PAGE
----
Last month, a California judge permanently banned efforts by the state to require warning labels on Roundup weed killer, finding no scientific evidence that glyphosate—the active ingredient in the product—is in any way harmful to humans.

In a subsequent case involving a proposed $10 billion settlement of almost 100,000 claims that Roundup does cause cancer, a different California judge said that the decision to not require warning labels on the product—and the scientific evidence on which it was based—was not applicable in the discussion of future claims settlements regarding the product.

The quandary created here is clear: warning labels exist to warn consumers of potential harm and prevent exposure to toxic chemicals. If warning label requirements are not based on science, and the judicial awards resulting from settlements are not beholden to sound science, why do they exist except to place undue burdens on businesses and consumers?

Let’s take a step back and look and where this quandary began. When voters in California—my beloved home state—approved Proposition 65 in 1986, no doubt they thought it was a good idea: reduce exposure to high concentrations of toxins by requiring that manufacturers place warning labels on products containing the chemicals, elements, and compounds that the state deemed potentially dangerous.

And, while it accomplished its mission in the early years, the measure has since snowballed into a bureaucratic and litigious nightmare. Warning labels are now required on tens of thousands of products that contain the more than 900 substances covered by the measure.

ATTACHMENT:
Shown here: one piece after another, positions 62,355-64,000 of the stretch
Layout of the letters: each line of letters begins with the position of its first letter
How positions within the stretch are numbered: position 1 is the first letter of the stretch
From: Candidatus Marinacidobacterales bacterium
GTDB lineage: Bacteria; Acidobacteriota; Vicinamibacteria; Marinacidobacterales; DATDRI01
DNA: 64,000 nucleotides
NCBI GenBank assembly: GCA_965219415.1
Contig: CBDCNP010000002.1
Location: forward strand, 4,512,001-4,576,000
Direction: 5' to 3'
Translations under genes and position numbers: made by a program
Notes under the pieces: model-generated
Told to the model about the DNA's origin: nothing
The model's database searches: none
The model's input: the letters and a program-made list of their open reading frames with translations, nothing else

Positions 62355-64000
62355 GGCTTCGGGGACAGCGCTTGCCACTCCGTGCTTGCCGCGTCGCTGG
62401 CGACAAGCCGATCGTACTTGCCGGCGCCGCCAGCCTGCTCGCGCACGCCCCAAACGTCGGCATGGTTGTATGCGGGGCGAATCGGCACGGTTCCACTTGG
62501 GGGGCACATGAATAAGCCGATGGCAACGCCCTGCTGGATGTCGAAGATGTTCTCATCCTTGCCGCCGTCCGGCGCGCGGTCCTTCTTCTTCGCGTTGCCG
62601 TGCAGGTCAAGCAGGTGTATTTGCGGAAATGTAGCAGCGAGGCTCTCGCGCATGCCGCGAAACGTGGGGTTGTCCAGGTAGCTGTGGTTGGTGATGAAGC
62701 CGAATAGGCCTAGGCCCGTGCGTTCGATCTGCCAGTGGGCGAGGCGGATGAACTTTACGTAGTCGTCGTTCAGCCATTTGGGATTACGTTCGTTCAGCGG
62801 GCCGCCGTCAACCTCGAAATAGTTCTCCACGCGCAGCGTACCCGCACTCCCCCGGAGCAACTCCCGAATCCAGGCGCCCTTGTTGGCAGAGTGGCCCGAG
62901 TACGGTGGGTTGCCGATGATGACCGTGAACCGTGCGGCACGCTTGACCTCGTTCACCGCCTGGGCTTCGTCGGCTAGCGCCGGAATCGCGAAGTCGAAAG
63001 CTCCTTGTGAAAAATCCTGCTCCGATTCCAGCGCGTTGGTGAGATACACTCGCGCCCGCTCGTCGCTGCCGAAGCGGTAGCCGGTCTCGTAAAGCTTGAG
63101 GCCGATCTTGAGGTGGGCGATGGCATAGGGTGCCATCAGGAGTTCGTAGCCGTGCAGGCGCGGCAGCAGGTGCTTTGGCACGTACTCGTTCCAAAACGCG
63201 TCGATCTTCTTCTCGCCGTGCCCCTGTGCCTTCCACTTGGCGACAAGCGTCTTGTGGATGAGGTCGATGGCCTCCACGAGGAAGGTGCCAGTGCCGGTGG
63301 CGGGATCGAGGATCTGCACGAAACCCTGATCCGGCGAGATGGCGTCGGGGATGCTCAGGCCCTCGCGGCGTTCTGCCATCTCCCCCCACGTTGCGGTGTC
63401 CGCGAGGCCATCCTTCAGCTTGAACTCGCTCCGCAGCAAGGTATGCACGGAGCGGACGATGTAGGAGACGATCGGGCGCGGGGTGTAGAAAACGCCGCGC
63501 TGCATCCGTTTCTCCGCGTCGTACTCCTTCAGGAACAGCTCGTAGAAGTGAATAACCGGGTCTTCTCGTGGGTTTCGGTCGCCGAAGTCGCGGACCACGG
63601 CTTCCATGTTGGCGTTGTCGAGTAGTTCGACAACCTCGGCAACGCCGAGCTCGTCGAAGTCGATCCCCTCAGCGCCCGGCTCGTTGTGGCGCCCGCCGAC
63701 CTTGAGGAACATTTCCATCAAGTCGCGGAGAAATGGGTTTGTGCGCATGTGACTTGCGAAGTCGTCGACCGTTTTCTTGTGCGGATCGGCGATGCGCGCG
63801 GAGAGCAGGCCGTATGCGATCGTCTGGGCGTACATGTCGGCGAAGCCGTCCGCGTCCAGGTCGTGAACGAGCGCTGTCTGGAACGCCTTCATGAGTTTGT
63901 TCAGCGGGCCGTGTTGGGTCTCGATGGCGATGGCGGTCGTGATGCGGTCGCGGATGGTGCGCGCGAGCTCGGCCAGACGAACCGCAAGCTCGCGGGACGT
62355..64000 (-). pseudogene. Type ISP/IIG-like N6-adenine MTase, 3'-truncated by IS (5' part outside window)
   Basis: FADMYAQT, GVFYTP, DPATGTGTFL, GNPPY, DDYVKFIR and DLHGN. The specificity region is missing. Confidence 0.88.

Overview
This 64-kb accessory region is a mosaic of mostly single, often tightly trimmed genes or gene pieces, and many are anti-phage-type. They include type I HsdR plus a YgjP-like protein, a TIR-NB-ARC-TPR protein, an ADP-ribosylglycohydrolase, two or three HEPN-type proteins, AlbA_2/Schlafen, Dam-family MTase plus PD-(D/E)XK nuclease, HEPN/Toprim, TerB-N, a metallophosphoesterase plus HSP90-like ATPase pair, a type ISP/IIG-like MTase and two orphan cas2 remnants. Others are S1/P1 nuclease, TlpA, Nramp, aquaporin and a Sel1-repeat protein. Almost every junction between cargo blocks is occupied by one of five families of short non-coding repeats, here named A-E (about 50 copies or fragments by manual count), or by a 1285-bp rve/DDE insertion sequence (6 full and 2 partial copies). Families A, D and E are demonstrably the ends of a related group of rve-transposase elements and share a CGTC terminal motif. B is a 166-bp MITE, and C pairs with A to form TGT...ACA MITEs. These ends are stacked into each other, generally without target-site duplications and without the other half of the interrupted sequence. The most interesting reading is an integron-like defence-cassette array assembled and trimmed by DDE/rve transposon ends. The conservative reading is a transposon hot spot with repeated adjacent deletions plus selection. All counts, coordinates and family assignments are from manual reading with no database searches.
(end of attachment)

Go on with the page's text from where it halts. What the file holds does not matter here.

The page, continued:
Filling up your car at the local service station? There’s a warning label on the pump. Picking up burgers and fries? Can’t miss the warning label on the menu. Heading to an amusement park? There’s one in the parking lot and at the entrance of every ride.

Warning labels are everywhere, with the general assumption that they exist to serve a common good based on scientific evidence. But who truly benefits from them?

As the Los Angeles Times recently reported, Prop 65 has instead given way to a complex web of regulations and overzealous lawyers seeking to profit off of any perceived violation of the measure.

Companies large and small have paid more than $370 million in settlements since 2000 thanks to an entire industry of mass tort firms that specialize in creating “consumer groups” to sue companies for allegedly violating the law. Attorney’s fees account for more than 75 percent of those settlements, with most of that going to a small number of “habitual litigants.”

Many companies would rather place warning labels on products without demonstrated scientific need than risk the economic damage of potential litigation for not doing so, reducing the value of warning labels and leaving consumers to wonder, is this product actually harmful?

And, those labels still do not prevent companies from exorbitant additional costs. New labeling requirements are expected to cost companies between $400-$800 million over the next decade alone.

Who foots the bill? Every California consumer.

We must ask: do warning labels serve their well-intended purpose; or, do they instead serve as the foundation for a profit seeking regulatory framework and litigation machine that costs consumers millions of dollars and undermines the public’s trust in fact-based science?